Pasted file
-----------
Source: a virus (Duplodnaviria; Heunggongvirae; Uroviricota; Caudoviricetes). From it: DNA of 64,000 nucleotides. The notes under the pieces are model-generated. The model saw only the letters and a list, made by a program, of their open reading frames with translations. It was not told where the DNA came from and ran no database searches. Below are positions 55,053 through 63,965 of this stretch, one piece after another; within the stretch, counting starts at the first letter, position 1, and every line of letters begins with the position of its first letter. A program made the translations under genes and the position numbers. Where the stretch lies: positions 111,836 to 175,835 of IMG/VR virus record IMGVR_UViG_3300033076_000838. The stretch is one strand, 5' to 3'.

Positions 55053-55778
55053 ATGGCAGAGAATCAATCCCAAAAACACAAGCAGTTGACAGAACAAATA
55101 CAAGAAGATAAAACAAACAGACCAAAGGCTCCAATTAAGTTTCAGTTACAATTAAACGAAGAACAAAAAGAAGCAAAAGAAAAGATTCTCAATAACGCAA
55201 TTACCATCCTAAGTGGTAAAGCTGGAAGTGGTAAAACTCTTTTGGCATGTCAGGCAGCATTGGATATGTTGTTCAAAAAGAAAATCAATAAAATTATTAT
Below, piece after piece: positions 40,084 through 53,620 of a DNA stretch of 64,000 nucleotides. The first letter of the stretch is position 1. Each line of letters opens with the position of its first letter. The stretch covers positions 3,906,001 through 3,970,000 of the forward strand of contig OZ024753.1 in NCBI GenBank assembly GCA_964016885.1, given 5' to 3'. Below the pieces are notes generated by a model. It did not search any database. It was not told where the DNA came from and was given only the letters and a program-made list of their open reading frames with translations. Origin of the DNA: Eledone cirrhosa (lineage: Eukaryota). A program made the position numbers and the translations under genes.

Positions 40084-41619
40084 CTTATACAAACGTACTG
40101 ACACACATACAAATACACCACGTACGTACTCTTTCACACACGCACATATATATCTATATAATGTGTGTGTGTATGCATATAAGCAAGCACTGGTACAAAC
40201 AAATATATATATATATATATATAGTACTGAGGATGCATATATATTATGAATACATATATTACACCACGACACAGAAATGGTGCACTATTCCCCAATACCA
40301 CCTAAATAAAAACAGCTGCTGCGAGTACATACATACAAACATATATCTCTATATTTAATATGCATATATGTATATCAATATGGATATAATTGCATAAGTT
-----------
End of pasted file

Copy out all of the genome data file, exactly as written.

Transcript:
Source: a virus (Duplodnaviria; Heunggongvirae; Uroviricota; Caudoviricetes). From it: DNA of 64,000 nucleotides. The notes under the pieces are model-generated. The model saw only the letters and a list, made by a program, of their open reading frames with translations. It was not told where the DNA came from and ran no database searches. Below are positions 55,053 through 63,965 of this stretch, one piece after another; within the stretch, counting starts at the first letter, position 1, and every line of letters begins with the position of its first letter. A program made the translations under genes and the position numbers. Where the stretch lies: positions 111,836 to 175,835 of IMG/VR virus record IMGVR_UViG_3300033076_000838. The stretch is one strand, 5' to 3'.

Positions 55053-55778
55053 ATGGCAGAGAATCAATCCCAAAAACACAAGCAGTTGACAGAACAAATA
55101 CAAGAAGATAAAACAAACAGACCAAAGGCTCCAATTAAGTTTCAGTTACAATTAAACGAAGAACAAAAAGAAGCAAAAGAAAAGATTCTCAATAACGCAA
55201 TTACCATCCTAAGTGGTAAAGCTGGAAGTGGTAAAACTCTTTTGGCATGTCAGGCAGCATTGGATATGTTGTTCAAAAAGAAAATCAATAAAATTATTAT
Below, piece after piece: positions 40,084 through 53,620 of a DNA stretch of 64,000 nucleotides. The first letter of the stretch is position 1. Each line of letters opens with the position of its first letter. The stretch covers positions 3,906,001 through 3,970,000 of the forward strand of contig OZ024753.1 in NCBI GenBank assembly GCA_964016885.1, given 5' to 3'. Below the pieces are notes generated by a model. It did not search any database. It was not told where the DNA came from and was given only the letters and a program-made list of their open reading frames with translations. Origin of the DNA: Eledone cirrhosa (lineage: Eukaryota). A program made the position numbers and the translations under genes.

Positions 40084-41619
40084 CTTATACAAACGTACTG
40101 ACACACATACAAATACACCACGTACGTACTCTTTCACACACGCACATATATATCTATATAATGTGTGTGTGTATGCATATAAGCAAGCACTGGTACAAAC
40201 AAATATATATATATATATATATAGTACTGAGGATGCATATATATTATGAATACATATATTACACCACGACACAGAAATGGTGCACTATTCCCCAATACCA
40301 CCTAAATAAAAACAGCTGCTGCGAGTACATACATACAAACATATATCTCTATATTTAATATGCATATATGTATATCAATATGGATATAATTGCATAAGTT